e) Mechanisms to ensure the assumption of responsibility. For the implementation of public policies it may be desirable to introduce mechanisms guaranteeing that, even in the absence of regulation, the players involved effectively assume their responsibilities and fulfil their obligations. Setting up compulsory insurance systems (such as civil liability or motor vehicle insurance) provides a non-contentious guarantee that risks will be taken care of by a third party. Legal or arbitration procedures are also a way of applying civil or criminal law sanctions where these responsibilities have not been met.
f) Mutual recognition. In Europe a relevant example of an alternative to regulation can be found in the mutual recognition of national rules even when these differ from one country to the next. This is particularly the case when validating professional qualifications or diplomas. Lastly, with regard to alternatives to regulation at the European Union level, it is worth underlining the benefits of the “open co-ordination method” which allows Member States to work towards common objectives together with the help of methods implemented at the national level and the mutual exchange of information.
g) Improving existing regulation. In some cases, the implementation of new regulations is the result of not applying existing regulations. It is worth studying the methods which would enable the rules either to be implemented effectively (by resolving the specific problems which prevent them from being applied) or revised (in particular by periodically revising regulations).
5. Law drafting procedures

The actual drafting of legislation (i.e. the preparation of the legislative text which converts a policy into legally enforceable normative rules) is somewhat more expert work than is generally recognised. It cannot be assumed that it can be undertaken by every lawyer; the skill usually has not been acquired as part of legal education and in the course of legal practice. Law drafting is a type of specialist legal practice (for which some have more talent than others) which demands special skills and relevant experience. Expert understanding of the work is also desirable in those required to carry out verifications of legislative text, whether for Government or Parliament.
Law drafting may be undertaken by officials in a ministry (or in Parliament) who are principally engaged in legal work. Alternatively, and much less commonly in continental Europe, they can be provided as a central resource upon which individual ministries may draw. By either means, good quality drafting calls for a resource of skilled and experienced officials.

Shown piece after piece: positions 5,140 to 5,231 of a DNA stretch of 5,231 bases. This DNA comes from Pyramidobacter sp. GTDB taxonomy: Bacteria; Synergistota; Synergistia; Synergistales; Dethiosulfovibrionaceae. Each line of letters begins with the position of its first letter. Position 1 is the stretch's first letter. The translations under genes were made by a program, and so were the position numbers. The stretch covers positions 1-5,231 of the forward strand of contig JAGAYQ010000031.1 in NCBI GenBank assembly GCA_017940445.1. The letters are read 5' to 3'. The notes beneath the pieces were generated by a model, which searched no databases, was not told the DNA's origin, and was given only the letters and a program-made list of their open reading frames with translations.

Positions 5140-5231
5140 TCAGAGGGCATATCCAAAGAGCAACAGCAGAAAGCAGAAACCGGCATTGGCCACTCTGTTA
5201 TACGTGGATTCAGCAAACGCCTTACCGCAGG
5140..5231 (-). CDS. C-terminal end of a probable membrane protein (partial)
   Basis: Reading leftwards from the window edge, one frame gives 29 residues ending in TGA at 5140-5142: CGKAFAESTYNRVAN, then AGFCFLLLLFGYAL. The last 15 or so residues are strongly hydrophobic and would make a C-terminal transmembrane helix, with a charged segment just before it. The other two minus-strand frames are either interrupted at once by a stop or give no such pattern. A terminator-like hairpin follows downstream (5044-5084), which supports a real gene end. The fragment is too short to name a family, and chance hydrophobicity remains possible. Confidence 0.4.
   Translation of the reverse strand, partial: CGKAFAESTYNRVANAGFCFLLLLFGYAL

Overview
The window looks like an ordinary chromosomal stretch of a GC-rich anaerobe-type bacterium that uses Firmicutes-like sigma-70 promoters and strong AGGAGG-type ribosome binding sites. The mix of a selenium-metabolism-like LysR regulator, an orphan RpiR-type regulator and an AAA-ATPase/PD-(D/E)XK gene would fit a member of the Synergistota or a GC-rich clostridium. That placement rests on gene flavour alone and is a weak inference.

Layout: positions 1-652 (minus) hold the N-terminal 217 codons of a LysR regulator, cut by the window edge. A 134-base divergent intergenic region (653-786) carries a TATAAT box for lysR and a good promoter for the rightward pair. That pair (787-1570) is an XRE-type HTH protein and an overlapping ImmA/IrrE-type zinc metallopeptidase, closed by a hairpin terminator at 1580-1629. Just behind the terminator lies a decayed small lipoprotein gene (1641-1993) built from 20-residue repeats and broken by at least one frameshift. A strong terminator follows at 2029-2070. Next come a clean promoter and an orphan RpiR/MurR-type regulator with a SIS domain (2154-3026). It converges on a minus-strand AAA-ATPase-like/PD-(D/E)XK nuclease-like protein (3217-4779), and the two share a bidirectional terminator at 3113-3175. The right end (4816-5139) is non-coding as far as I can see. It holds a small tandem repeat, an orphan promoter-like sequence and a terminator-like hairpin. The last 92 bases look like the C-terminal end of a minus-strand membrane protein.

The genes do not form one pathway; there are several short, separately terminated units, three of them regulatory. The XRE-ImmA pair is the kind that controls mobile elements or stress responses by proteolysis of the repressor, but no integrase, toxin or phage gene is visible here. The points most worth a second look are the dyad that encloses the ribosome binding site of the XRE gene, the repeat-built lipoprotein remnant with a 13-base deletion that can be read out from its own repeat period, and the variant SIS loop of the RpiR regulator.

The Five Stages of the Drafting Process are the following:
1. Understanding the project.
2. Analysing the project.
3. Designing the scheme.
4. Composing and developing the draft.
5. Scrutinising and testing the draft.
Furthermore, the principles of Legislative Design that have been established in practice are the following:
1. Related provisions should be gathered together in the same part of the bill, and distinct groups of related provisions should be created as separate Parts of the bill.
2. Groups of provisions, and Parts, should be ordered according to the same principles that govern individual provisions.
3. Primary (or basic) provisions should come before those subsidiary provisions that develop or expand or depend upon them.
4. In particular, general propositions should come before a statement of exceptions to them.
5. Provisions of universal or general application should come before those that deal only with specific or particular cases.
6. Provisions creating bodies should come before those that govern their activities and the performance of their functions.
7. Provisions creating rights, duties, powers or privileges (“rules of substance”) should come before those that state how things are to be done (“rules of administration or procedure”).
8. Provisions that will be frequently referred to should come before those which will not be in regular use.
9. Permanent provisions should come before those that will be in force or have application for only a limited time (e.g. during a transitional period).
10. Provisions affecting a series of related events or actions should be set out following the chronological order in which those events or actions will occur.
11. The objectives of the bill should be stated at the beginning, since they set the context in which the provisions that follow must be read.
12. Any definitions provided for terms used in a bill should be set out before the terms are used; in any case, the way in which a bill is using a term should be self-explanatory from the first occasion that the term is used.
13. The application or coverage of the bill (i.e. the statement of general cases dealt with and not dealt with) should come before the provisions that apply to those cases.
14. Provisions setting out the scope of powers to make secondary legislation should be dealt with after the substantive provisions of the legislative scheme.

Finally it is recommended to take into account of the following principles of Legislative Composition:

1. Express normative rules as prescriptions rather than in narrative form.
2. Express norms directly, avoiding circumlocution, and include only those norms that perform a necessary legal function.
3. Avoid long sentences.
4. Follow word order in conventional usage.
5. Use expressions in every day usage, wherever possible; avoid unnecessary
legal jargon, but use legal terms to express legal concepts.
6. Omit unneeded words.
7. Use terminology consistently throughout a bill and in all secondary legislation implementing it; use the same term for the same case, and a different term for a different case.
8. Avoid ambiguous expressions and terms that are vague and lack clear definition.
9. Limit cross-referencing to other norms as a method of providing the content to norms.
10. Make amendments to other laws by express alteration of specified provisions.